Fundación Cepsa collaborates with Peque Huertos project in Santa Cruz
15 Mar 2017
- More than a thousand elementary school children take part in the initiative, which promotes healthy eating habits by consuming organic produce
Fundación Cepsa has collaborated on the ninth edition of the Peque Huertos [mini orchards] project run by Santa Cruz de Tenerife City Council through Fundación Santa Cruz Sostenible. The initiative, to encourage healthy diets, involves growing organic produce, and this time round involved over 1,100 elementary school children from public and state-subsidized schools across the city.
The Peque Huertos were presented at Isabel La Católica elementary school: one of some 40 education centers around Santa Cruz that have joined the initiative. The event was attended by the city’s mayor, José Manuel Bermúdez; Cepsa’s Canary Islands director, José Manuel Fernández-Sabugo; environment councillor, Carlos Correa; education and young people councillor, Verónica Meseguer; Fundación Santa Cruz Sostenible’s general manager, Pedro Millán; and the head of Isabel La Católica elementary school, Samuel Neris. Fernández-Sabugo noted that “First Cepsa, and now Fundación Cepsa, has supported this project since the start, which takes another step this year by focusing on encouraging healthy eating habits among schoolchildren through organic farm produce.”
Bermúdez shared his satisfaction with a project “that encourages healthy habits among the young through classroom and practical activities in which they learn by growing vegetables in, for example, reused plastic bottles and then caring for them as they grow.”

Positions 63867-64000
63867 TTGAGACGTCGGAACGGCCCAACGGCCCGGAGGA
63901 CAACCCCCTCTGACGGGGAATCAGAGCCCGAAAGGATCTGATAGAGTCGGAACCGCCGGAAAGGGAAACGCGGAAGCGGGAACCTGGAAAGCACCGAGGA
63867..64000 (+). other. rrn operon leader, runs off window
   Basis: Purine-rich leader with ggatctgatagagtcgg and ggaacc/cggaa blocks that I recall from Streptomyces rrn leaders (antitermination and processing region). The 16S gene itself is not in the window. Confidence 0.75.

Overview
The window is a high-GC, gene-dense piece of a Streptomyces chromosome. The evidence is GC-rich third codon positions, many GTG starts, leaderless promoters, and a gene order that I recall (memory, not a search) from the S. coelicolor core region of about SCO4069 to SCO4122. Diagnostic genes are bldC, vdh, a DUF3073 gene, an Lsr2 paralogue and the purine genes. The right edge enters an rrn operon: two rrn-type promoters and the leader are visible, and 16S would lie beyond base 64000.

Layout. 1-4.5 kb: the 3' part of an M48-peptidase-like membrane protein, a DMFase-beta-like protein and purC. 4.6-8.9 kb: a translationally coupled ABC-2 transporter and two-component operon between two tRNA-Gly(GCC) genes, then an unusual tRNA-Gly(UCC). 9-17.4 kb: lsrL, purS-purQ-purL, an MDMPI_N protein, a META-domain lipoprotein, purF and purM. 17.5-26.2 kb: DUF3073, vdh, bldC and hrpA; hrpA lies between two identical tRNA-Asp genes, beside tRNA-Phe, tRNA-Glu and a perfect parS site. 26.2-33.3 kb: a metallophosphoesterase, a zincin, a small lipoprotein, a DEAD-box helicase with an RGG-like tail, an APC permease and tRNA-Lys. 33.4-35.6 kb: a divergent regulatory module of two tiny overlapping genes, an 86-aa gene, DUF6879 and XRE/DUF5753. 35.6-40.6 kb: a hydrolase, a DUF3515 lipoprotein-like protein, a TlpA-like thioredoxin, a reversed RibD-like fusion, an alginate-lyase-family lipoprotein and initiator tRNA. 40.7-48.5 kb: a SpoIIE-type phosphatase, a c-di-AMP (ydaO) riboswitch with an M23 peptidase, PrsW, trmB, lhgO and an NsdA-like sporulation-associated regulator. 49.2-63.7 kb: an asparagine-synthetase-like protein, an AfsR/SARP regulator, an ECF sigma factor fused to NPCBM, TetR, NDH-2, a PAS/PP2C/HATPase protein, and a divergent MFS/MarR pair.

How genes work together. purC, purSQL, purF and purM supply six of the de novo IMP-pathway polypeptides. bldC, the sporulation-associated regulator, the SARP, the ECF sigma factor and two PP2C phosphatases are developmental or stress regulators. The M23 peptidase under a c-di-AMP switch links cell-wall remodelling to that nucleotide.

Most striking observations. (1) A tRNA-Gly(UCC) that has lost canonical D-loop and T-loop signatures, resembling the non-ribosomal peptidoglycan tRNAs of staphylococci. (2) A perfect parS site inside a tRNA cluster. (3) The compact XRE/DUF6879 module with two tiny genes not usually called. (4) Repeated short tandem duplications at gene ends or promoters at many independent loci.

Meanwhile, Correa highlighted that through these initiatives “school children develop a strong connection with the environment, learning that there are many things in nature that will provide them, for instance, with a more healthy and balanced diet.”
Lastly, Meseguer reported that participants “really enjoyed learning in a fun way and were very keen to find out how to grow tomatoes and parsley at home, involving their families in the task of caring for the environment as a source of life and wealth.”
The main aim of the project is to instill values related with sustainable development and respect for the environment by creating a bottle garden of organic produce. After a talk about key aspects of a healthy diet, organic farming and reuse and recycling, each child is able to plant a mini vegetable garden in a reused plastic bottle that they can take home to watch the plants grow. The activity ends with preparing a healthy dish, mainly made with the products that they have planted, which everyone can try.
Another goal of the initiative is to prevent children from suffering tooth decay or becoming overweight while they are growing and developing, which are caused by eating too much sugar and foods that are high in fat or have a lot of cholesterol.